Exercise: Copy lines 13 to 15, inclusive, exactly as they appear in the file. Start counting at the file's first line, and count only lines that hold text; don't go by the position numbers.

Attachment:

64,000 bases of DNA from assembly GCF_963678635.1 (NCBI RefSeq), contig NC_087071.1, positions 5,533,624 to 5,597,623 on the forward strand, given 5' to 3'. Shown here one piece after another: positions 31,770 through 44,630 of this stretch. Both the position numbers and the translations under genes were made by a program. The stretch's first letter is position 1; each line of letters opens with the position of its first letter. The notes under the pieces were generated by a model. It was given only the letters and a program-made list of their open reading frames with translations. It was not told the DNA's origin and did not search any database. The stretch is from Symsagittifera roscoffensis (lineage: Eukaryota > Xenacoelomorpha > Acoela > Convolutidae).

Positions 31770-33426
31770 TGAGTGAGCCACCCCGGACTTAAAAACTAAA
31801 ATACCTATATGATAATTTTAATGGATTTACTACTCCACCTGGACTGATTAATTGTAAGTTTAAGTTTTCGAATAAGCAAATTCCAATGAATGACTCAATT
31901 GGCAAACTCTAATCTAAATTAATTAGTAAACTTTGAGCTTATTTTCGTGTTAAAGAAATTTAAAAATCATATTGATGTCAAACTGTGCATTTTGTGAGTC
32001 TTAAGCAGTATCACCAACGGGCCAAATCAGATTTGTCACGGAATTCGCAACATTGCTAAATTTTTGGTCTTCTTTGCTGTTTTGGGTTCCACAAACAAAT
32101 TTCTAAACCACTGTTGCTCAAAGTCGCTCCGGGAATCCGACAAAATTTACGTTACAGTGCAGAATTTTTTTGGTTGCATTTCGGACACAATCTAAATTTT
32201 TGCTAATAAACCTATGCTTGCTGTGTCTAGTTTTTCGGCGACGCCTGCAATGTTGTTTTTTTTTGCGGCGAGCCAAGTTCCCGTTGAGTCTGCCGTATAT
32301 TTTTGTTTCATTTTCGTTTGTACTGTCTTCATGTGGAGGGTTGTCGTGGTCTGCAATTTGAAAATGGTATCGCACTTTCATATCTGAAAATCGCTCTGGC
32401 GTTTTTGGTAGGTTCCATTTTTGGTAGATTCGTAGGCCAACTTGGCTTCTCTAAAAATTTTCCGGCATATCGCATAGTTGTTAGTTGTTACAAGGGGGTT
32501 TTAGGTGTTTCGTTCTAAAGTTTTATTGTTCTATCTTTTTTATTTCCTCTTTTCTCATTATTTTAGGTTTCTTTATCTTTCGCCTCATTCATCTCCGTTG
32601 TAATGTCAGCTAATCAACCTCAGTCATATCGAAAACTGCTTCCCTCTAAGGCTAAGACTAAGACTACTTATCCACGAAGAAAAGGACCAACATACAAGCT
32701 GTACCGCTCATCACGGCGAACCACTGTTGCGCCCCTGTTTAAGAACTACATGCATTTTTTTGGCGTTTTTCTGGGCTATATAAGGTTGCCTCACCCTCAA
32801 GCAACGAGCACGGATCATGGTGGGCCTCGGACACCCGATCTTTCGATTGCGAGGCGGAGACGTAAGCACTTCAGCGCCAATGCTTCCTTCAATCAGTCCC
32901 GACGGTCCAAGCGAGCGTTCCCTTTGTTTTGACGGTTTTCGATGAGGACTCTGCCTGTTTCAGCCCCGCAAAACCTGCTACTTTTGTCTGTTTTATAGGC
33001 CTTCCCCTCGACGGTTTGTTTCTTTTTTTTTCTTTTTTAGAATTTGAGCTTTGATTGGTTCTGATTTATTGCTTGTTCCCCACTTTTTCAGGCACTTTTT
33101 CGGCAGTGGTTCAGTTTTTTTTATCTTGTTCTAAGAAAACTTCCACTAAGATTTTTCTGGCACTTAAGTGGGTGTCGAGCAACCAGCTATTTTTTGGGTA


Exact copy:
32701 GTACCGCTCATCACGGCGAACCACTGTTGCGCCCCTGTTTAAGAACTACATGCATTTTTTTGGCGTTTTTCTGGGCTATATAAGGTTGCCTCACCCTCAA
32801 GCAACGAGCACGGATCATGGTGGGCCTCGGACACCCGATCTTTCGATTGCGAGGCGGAGACGTAAGCACTTCAGCGCCAATGCTTCCTTCAATCAGTCCC
32901 GACGGTCCAAGCGAGCGTTCCCTTTGTTTTGACGGTTTTCGATGAGGACTCTGCCTGTTTCAGCCCCGCAAAACCTGCTACTTTTGTCTGTTTTATAGGC